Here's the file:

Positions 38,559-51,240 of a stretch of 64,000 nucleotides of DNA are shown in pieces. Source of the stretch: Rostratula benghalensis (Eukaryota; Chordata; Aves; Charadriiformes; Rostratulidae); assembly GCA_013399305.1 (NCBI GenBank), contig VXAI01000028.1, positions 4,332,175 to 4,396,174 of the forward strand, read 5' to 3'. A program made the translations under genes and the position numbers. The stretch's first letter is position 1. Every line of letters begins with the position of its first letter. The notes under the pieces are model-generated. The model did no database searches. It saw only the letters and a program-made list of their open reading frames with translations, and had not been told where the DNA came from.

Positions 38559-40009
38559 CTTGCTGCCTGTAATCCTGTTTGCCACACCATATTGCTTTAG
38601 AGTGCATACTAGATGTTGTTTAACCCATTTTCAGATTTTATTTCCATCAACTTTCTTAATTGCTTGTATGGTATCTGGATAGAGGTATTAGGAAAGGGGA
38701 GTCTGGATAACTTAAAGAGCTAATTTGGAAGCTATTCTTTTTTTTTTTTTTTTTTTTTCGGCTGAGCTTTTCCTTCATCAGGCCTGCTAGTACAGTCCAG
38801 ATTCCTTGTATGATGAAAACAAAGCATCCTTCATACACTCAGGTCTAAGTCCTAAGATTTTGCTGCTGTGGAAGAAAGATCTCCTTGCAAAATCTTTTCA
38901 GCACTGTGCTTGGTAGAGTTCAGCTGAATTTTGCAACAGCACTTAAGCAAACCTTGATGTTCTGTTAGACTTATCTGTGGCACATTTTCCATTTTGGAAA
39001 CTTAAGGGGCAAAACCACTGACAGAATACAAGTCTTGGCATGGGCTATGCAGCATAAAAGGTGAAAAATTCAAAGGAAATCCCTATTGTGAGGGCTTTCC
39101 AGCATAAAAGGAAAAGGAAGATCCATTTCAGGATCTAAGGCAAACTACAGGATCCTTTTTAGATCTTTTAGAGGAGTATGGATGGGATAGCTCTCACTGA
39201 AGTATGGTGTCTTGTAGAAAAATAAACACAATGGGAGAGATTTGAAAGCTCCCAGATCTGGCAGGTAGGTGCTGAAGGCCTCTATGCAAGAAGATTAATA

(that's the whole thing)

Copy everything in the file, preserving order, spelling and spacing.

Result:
Positions 38,559-51,240 of a stretch of 64,000 nucleotides of DNA are shown in pieces. Source of the stretch: Rostratula benghalensis (Eukaryota; Chordata; Aves; Charadriiformes; Rostratulidae); assembly GCA_013399305.1 (NCBI GenBank), contig VXAI01000028.1, positions 4,332,175 to 4,396,174 of the forward strand, read 5' to 3'. A program made the translations under genes and the position numbers. The stretch's first letter is position 1. Every line of letters begins with the position of its first letter. The notes under the pieces are model-generated. The model did no database searches. It saw only the letters and a program-made list of their open reading frames with translations, and had not been told where the DNA came from.

Positions 38559-40009
38559 CTTGCTGCCTGTAATCCTGTTTGCCACACCATATTGCTTTAG
38601 AGTGCATACTAGATGTTGTTTAACCCATTTTCAGATTTTATTTCCATCAACTTTCTTAATTGCTTGTATGGTATCTGGATAGAGGTATTAGGAAAGGGGA
38701 GTCTGGATAACTTAAAGAGCTAATTTGGAAGCTATTCTTTTTTTTTTTTTTTTTTTTTCGGCTGAGCTTTTCCTTCATCAGGCCTGCTAGTACAGTCCAG
38801 ATTCCTTGTATGATGAAAACAAAGCATCCTTCATACACTCAGGTCTAAGTCCTAAGATTTTGCTGCTGTGGAAGAAAGATCTCCTTGCAAAATCTTTTCA
38901 GCACTGTGCTTGGTAGAGTTCAGCTGAATTTTGCAACAGCACTTAAGCAAACCTTGATGTTCTGTTAGACTTATCTGTGGCACATTTTCCATTTTGGAAA
39001 CTTAAGGGGCAAAACCACTGACAGAATACAAGTCTTGGCATGGGCTATGCAGCATAAAAGGTGAAAAATTCAAAGGAAATCCCTATTGTGAGGGCTTTCC
39101 AGCATAAAAGGAAAAGGAAGATCCATTTCAGGATCTAAGGCAAACTACAGGATCCTTTTTAGATCTTTTAGAGGAGTATGGATGGGATAGCTCTCACTGA
39201 AGTATGGTGTCTTGTAGAAAAATAAACACAATGGGAGAGATTTGAAAGCTCCCAGATCTGGCAGGTAGGTGCTGAAGGCCTCTATGCAAGAAGATTAATA